Several Keystone Art Space artists and studios receive recognition on KCET's Artbound. Congratulations to all involved!
Here's an excerpt:
One will find an emerging generation of experimenters in the Blindspot Initiative exhibition at Keystone Gallery. The show features a multidisciplinary group of ten artists, designers, and architects. Eight out of ten, however, have a background in architecture. Somewhere Something, a multidisciplinary design and fabrication studio founded by Biayna Bogosian, Jason King, and Sacha Bauman, and Jose Sanchez of Plethora Project curated the show, drawing on a number of the designers and makers with studios at Keystone Art Space on San Fernando Road in Atwater Village.
"I'm glad it's not a field of objects that blink," says King of the gallery full of artworks, artifacts, videos, and installations where the designers relied on computation and advance technologies as part of the developmental process. Zachary Schoch's gooey-looking vases, for instance, are the products of a robot he built himself to create large-scale 3-D printed objects. He first developed the robot as a thesis student at SCI-Arc. Built out of sections steel tubing and electronics, a MakerBot on steroids, it's housed down the hall in his studio. For "Aluvium" (2014), filmmaker Catherine Griffiths of Isohale combined video and coding to create a memorizing loop in which ecological data is processed, visualized, animated, and overlaid on desert landscapes.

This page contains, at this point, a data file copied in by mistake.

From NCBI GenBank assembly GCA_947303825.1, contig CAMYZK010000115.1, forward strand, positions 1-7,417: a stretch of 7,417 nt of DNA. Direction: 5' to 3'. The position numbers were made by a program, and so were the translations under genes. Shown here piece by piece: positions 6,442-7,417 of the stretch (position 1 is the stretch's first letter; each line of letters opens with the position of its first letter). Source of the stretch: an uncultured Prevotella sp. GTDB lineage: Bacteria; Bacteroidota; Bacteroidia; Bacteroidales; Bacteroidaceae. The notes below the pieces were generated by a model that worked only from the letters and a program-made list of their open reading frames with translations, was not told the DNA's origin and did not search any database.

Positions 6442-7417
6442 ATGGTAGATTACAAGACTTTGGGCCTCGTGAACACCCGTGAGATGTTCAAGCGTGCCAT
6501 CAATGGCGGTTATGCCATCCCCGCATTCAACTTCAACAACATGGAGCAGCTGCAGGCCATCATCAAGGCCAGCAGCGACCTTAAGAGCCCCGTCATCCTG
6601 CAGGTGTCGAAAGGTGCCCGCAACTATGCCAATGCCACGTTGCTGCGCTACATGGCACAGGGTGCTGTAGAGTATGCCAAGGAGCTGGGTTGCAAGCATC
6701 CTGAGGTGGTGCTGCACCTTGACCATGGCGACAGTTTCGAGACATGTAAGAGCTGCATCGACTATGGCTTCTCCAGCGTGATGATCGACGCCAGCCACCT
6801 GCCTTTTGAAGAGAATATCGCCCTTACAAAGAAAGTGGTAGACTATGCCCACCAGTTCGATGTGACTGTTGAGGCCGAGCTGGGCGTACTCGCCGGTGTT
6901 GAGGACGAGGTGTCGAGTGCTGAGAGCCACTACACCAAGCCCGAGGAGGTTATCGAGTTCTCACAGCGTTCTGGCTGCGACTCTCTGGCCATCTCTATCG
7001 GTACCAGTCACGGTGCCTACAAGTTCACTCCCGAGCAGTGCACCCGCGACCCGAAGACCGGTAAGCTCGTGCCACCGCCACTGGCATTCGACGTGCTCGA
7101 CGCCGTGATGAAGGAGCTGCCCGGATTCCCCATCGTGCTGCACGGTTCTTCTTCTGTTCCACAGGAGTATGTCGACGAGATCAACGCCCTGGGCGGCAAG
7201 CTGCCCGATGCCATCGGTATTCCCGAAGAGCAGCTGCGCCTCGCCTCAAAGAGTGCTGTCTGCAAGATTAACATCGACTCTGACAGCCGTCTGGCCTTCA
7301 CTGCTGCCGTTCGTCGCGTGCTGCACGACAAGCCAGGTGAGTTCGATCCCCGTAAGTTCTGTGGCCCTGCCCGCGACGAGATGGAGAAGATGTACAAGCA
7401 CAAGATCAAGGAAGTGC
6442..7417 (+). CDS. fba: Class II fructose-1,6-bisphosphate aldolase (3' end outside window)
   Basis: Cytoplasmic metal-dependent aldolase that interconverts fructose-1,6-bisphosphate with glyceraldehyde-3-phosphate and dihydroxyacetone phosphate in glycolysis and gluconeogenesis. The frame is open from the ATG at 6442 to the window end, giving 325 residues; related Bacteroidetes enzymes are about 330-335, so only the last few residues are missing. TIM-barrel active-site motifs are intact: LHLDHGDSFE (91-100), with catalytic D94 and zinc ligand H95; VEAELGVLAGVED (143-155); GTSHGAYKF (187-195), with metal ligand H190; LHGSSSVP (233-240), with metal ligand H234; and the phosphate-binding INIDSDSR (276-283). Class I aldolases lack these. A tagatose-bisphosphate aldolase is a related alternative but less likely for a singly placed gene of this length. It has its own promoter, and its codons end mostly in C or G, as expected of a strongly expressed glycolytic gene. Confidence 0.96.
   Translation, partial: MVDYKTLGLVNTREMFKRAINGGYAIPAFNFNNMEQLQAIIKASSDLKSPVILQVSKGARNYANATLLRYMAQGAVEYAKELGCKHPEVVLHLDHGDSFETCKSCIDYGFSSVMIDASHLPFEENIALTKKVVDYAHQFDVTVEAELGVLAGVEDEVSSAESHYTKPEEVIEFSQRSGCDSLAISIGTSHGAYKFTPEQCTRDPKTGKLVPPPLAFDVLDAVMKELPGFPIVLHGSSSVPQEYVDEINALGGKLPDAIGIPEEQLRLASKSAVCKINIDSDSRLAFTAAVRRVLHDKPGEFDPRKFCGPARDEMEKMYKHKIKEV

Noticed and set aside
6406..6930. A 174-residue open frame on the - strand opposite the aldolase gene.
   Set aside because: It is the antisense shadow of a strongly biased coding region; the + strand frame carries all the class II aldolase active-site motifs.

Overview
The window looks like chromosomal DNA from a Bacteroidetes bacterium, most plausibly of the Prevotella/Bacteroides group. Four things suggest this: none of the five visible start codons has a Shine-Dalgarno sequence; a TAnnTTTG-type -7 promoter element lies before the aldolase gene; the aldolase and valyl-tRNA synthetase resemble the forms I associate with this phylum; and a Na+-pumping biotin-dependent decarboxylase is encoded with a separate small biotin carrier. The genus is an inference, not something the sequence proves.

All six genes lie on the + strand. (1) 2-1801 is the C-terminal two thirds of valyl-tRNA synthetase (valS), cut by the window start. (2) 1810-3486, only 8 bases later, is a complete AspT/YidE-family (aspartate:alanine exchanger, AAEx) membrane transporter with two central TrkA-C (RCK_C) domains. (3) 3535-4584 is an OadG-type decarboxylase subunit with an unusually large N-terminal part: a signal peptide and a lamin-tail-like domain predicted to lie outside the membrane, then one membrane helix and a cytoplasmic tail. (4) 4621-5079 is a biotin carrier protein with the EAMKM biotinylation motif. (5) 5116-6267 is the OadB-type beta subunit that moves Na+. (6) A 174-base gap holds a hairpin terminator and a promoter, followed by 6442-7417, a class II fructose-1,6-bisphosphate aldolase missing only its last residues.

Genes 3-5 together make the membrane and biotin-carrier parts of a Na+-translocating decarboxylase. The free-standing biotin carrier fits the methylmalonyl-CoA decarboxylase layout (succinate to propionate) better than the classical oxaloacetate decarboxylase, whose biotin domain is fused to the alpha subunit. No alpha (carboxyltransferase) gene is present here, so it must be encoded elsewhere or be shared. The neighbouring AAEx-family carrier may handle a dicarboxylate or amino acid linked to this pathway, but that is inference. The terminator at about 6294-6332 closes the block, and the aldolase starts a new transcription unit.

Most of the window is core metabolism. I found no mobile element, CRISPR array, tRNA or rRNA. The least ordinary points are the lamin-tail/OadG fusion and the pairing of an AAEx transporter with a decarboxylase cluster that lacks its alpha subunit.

"DOT/O" (2014), Somewhere Something and Plethora's collaborative contribution, sits in the center of the gallery. An organically shaped steel armature covered in colored thread, the piece wills visitors to touch and engage the sculpture by weaving thread across the form. Inspired by game theory, there are very basic rules posted on the wall: "max span is an arm length" or "connect dots on alternate rods." The result of these simple instructions is a complex, collaborative (or crowd-sourced) sculpture.
Read the full article by Mimi Zeiger here.